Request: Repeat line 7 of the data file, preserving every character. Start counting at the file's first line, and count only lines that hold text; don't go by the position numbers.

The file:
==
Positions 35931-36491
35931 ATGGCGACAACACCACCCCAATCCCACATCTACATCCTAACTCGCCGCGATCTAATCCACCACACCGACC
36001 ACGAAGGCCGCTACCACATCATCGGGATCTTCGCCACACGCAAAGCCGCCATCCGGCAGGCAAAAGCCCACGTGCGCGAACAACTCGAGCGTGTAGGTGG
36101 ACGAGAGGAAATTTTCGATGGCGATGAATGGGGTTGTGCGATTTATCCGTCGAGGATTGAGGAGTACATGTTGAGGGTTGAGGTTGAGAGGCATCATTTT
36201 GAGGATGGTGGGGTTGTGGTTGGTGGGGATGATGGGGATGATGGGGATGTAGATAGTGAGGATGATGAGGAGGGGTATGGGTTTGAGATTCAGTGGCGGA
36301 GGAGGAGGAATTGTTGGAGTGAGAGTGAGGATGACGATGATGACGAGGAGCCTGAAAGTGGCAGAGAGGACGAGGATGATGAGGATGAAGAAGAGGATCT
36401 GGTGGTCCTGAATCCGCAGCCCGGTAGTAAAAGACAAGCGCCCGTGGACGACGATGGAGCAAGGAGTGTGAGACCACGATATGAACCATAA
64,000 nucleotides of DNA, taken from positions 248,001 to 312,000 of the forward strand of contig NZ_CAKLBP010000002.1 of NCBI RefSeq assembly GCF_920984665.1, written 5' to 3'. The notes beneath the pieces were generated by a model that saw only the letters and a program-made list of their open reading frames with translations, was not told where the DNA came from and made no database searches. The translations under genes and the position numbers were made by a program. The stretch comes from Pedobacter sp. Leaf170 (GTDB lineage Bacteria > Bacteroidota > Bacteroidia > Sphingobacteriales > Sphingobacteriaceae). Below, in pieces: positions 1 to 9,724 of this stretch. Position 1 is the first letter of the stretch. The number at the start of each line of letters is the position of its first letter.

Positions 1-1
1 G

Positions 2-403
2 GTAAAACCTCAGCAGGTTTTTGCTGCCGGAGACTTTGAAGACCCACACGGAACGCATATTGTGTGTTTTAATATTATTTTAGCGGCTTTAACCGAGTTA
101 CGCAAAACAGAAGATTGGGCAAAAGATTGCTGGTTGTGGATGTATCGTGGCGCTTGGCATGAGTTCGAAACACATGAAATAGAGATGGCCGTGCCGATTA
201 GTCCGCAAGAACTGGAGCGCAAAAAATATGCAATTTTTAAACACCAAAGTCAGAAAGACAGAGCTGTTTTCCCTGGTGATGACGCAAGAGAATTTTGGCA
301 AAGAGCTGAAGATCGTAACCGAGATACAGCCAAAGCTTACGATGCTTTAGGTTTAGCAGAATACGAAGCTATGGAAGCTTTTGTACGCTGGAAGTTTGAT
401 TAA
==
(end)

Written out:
36401 GGTGGTCCTGAATCCGCAGCCCGGTAGTAAAAGACAAGCGCCCGTGGACGACGATGGAGCAAGGAGTGTGAGACCACGATATGAACCATAA